full operation for the event, which Shore said usually draws about 2,000 people to the park. “It’s kind of like a grand opening for the park every year,” he said. “We just want to give the young people a chance to play and ride and enjoy the park.” While Day collected as many goodies on the field as she could find, seven-year-old Zion Luster waited on the sidewalk for the next egg hunt. “I think it’s OK to let the little kids go first because I wouldn’t want them to get hurt by the bigger kids,” Luster said. “But I’m really excited. I can’t wait.”

Luster said she came to the egg hunt that day to spend time with her mom, dad and two brothers. “I thought I might make some new friends here and get a lot of candy and feel the fresh air and spend time with my family,” she said. After returning from the egg hunt for four to seven year olds with a plastic bag full of pink and yellow eggs, she discovered it was worth the wait. “The most exciting part was just running out there (to get the eggs),” she said. | 888-3617


Children search the ground for candy.



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Abby Ferrell examines part of her candy haul at the egg Zeke Campbell holds an egg while watching other children Kids in the 4-7 age group hunt. make a break for the candy. scramble for hidden prizes.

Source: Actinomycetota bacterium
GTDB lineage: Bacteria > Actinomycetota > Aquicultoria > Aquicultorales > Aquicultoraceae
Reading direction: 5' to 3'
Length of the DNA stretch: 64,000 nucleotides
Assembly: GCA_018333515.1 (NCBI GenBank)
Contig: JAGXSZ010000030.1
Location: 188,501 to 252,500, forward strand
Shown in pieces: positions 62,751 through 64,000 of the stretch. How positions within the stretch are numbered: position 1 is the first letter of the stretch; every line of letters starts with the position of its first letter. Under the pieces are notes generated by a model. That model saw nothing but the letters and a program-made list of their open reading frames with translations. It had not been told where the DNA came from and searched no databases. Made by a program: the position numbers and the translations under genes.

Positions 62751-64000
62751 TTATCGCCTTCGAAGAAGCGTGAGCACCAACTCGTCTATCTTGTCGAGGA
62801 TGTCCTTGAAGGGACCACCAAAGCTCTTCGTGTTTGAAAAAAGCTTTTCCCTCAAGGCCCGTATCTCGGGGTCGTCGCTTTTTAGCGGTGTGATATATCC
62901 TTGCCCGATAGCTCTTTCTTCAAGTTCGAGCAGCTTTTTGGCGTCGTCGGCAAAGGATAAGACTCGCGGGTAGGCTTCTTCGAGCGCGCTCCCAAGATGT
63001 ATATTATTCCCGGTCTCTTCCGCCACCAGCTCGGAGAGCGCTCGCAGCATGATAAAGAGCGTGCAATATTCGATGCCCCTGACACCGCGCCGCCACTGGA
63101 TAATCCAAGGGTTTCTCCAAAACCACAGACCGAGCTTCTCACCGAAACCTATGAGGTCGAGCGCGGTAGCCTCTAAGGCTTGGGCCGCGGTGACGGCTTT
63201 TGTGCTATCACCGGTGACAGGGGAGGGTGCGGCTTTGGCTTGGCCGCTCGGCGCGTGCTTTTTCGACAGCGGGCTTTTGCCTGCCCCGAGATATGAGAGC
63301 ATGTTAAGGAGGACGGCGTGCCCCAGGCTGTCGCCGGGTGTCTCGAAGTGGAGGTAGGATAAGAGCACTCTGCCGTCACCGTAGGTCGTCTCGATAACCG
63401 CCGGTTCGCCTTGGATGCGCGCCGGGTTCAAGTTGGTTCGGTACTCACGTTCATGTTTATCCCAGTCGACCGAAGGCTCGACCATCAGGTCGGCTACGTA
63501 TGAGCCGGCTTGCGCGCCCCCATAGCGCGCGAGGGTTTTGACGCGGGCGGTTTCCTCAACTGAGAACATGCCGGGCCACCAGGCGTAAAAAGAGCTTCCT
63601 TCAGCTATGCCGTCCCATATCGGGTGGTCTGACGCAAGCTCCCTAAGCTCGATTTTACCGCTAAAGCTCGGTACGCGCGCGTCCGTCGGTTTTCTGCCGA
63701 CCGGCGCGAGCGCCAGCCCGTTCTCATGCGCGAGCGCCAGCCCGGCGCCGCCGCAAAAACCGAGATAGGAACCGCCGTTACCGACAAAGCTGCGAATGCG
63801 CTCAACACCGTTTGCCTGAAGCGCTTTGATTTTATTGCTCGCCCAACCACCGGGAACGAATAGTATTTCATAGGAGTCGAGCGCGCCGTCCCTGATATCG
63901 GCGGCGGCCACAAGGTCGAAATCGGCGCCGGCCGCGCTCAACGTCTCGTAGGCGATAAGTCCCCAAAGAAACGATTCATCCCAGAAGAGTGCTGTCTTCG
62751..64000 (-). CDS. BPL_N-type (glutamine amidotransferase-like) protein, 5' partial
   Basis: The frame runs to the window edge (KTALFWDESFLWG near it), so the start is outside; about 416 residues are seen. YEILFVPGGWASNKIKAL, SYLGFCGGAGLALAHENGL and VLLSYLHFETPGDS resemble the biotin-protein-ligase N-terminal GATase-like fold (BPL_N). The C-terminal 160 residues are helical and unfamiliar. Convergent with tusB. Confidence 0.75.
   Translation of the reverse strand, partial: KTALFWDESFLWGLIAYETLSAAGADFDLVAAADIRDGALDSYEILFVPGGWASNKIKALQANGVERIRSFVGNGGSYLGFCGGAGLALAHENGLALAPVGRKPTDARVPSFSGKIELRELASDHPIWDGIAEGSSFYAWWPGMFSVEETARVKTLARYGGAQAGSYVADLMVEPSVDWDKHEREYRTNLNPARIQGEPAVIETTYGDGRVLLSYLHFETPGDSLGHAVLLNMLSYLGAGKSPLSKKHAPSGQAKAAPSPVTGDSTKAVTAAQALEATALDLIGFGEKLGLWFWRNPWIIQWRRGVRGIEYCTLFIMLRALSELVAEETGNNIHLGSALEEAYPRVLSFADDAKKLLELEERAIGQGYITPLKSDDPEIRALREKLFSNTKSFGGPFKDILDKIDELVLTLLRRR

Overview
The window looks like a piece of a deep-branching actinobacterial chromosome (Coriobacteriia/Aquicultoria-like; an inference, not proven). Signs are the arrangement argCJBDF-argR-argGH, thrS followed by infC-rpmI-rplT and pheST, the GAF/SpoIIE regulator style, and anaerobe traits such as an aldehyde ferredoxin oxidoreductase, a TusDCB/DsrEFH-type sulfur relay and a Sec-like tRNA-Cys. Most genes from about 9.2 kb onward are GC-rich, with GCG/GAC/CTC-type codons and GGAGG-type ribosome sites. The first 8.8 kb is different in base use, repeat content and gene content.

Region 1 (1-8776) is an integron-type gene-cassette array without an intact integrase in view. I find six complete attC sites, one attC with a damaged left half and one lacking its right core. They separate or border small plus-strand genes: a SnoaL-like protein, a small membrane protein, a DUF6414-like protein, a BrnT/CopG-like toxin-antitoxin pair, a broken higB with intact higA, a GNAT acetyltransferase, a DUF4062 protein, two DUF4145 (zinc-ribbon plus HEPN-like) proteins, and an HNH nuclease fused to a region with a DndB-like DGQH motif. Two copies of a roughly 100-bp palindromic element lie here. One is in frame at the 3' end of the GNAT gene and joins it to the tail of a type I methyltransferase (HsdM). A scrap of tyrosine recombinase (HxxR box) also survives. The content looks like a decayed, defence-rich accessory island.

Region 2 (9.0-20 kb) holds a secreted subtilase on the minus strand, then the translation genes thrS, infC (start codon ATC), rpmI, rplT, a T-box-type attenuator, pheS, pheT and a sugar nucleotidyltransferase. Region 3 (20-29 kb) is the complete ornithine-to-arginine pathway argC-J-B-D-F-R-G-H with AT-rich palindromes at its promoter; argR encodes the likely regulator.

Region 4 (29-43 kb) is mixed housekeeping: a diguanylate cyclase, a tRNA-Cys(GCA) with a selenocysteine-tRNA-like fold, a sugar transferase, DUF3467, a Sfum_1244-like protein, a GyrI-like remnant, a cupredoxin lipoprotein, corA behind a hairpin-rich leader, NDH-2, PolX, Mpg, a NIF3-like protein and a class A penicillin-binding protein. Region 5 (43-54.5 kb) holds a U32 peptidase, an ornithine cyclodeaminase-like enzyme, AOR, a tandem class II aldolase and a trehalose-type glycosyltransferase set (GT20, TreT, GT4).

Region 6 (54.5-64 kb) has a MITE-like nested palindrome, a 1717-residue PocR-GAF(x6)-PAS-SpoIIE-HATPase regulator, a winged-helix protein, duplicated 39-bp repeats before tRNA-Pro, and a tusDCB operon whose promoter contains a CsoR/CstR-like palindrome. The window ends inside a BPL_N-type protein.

Robert Baxley..................High Point Andrew Brown..............High Point Ernest Jensen...............Thomasville THOMASVILLE –Bonnie Ralph Sheppard Sr.........High Point Bonnie Taylor................Thomasville Jean Taylor went to be Nelda Vernon.................High Point with Our Lord, Thursday afternoon, April 1, 2010. The High Point Enterprise She was born January publishes death notices 19, 1952 in Elmira, New without charge. Additional York, a daughter of Richinformation is published ard Taylor and Evelyn for a fee. Obituary informa- Bliss Taylor. She was a tion should be submitted former registered nurse with Thomasville Medithrough a funeral home. cal Center and was of the Catholic faith. Surviving are daughters, Lori Curtiss of ClemHIGH POINT – Mr. Robmons, N.C. and Kelly Curert Walter Baxley, 86, of tiss of Lexington, N.C.; Marywood Dr. in High her mother, Evelyn B. Point passed away on Taylor of Elmira Heights, Tuesday, March 30th at New York; sisters, JuForsyth Medical Hospidith Brien, Susan Taylor tal. and Mary Beth Taylor all Born January 8, 1924 of Elmira Heights, New in Albemarle, NC, a son York; brothers, Richard of the late Barney B. and Taylor, Jr. and Daniel Jessie Irene Penfield Taylor, both of New MexBaxley. He had lived in ico, Thomas Taylor of the this area most of his life, home, Terrence Taylor was a member of Charity of Charlotte and Michael Baptist Church and also Taylor of Thomasville; attended Trulite Baptist and five grandchildren. Church. He married the A Celebration of Life former Rebecca (Becky) Service will be held MonBoulding who survives of day, April 5, 2010 at 4 P.M. the residence. at our Lady of the Rosary Also surviving are two Church in Lexington, N.C. children, Elizabeth Ann with Father Al Gondek Baxley of Pinnacle and ad Rev. John Smith offiDanny Robert Baxley ciating. A welcoming of & wife Marsha of High family and friends will be Point. Robert is also surheld at the church prior to vived by five grandchilthe service from 2 until 4 dren, Saprina Slaydon P.M. and husband Chip, Scott The family request meBaxley and wife Samanmorials be directed to Libtha, Wendy Thompson, erty Hospice, 1007 LexingShannon Thompson and ton Avenue, Thomasville, husband Bobby and Mary N.C. 27360. Savalle and husband J.C. Green & Sons FuFrank; seventeen great neral Home is assisting grandchildren; two greatthe family. great grandchildren; one On-line condolences niece and one nephew. may be sent to the Taylor A funeral service will family at www.jcgreenbe help on Tuesday, April 6, in the Chapel of Cumby Family Funeral Service, 1015 Eastchester Dr., High Point at 2:00 p.m. with the Reverends Roland Shepley, Scott Baxley and HIGH POINT – Andrew John King officiating. Brown, 69, died April 3, Interment will follow at 2010, at High Point ReFloral Garden Park Cem- gional Hospital. etery. The family will rePeople’s Funeral Serceive friends on Monday, vice Inc. is in charge of arApril 5 from 6:00 p.m. un- rangements. til 8:00 p.m. at the Funeral Home. In lieu of flowers, a memorial fund has been THOMASVILLE – Ernest established in memory of Mr. Baxley at Char- Vorcel Jensen, 95, died ity Baptist Church, 4079 March 31, 2010, at PiedBattleground Avenue, mont Crossing. A memorial mass will Greensboro NC, 27410. Online condolences may be held at 2 p.m. Tuesday be made through www. at Our Lady of the Highways Catholic Church. Thomasville Funeral Home is in charge of arrangements.